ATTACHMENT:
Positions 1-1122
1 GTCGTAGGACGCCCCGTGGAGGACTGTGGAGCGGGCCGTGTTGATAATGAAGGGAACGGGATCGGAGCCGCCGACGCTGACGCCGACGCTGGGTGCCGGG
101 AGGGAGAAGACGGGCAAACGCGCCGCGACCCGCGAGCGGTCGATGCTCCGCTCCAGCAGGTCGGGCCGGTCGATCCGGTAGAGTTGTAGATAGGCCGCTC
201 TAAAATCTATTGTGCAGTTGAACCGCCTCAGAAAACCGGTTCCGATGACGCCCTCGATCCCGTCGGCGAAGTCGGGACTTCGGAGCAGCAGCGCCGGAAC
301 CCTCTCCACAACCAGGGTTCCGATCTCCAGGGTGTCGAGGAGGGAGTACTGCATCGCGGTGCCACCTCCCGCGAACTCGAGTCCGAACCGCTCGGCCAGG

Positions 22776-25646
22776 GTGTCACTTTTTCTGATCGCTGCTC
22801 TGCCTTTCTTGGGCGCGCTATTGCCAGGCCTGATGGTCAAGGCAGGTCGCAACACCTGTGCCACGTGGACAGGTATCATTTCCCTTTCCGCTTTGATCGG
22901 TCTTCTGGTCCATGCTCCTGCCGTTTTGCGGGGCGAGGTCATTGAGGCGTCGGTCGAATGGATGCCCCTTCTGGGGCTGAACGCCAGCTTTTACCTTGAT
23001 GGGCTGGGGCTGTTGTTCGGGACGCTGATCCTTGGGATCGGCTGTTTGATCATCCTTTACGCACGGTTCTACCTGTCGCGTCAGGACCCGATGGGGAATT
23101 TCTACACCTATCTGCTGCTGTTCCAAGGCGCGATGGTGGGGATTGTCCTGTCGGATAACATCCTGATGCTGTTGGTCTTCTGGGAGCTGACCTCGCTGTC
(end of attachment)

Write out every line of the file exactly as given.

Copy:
Positions 1-1122
1 GTCGTAGGACGCCCCGTGGAGGACTGTGGAGCGGGCCGTGTTGATAATGAAGGGAACGGGATCGGAGCCGCCGACGCTGACGCCGACGCTGGGTGCCGGG
101 AGGGAGAAGACGGGCAAACGCGCCGCGACCCGCGAGCGGTCGATGCTCCGCTCCAGCAGGTCGGGCCGGTCGATCCGGTAGAGTTGTAGATAGGCCGCTC
201 TAAAATCTATTGTGCAGTTGAACCGCCTCAGAAAACCGGTTCCGATGACGCCCTCGATCCCGTCGGCGAAGTCGGGACTTCGGAGCAGCAGCGCCGGAAC
301 CCTCTCCACAACCAGGGTTCCGATCTCCAGGGTGTCGAGGAGGGAGTACTGCATCGCGGTGCCACCTCCCGCGAACTCGAGTCCGAACCGCTCGGCCAGG

Positions 22776-25646
22776 GTGTCACTTTTTCTGATCGCTGCTC
22801 TGCCTTTCTTGGGCGCGCTATTGCCAGGCCTGATGGTCAAGGCAGGTCGCAACACCTGTGCCACGTGGACAGGTATCATTTCCCTTTCCGCTTTGATCGG
22901 TCTTCTGGTCCATGCTCCTGCCGTTTTGCGGGGCGAGGTCATTGAGGCGTCGGTCGAATGGATGCCCCTTCTGGGGCTGAACGCCAGCTTTTACCTTGAT
23001 GGGCTGGGGCTGTTGTTCGGGACGCTGATCCTTGGGATCGGCTGTTTGATCATCCTTTACGCACGGTTCTACCTGTCGCGTCAGGACCCGATGGGGAATT
23101 TCTACACCTATCTGCTGCTGTTCCAAGGCGCGATGGTGGGGATTGTCCTGTCGGATAACATCCTGATGCTGTTGGTCTTCTGGGAGCTGACCTCGCTGTC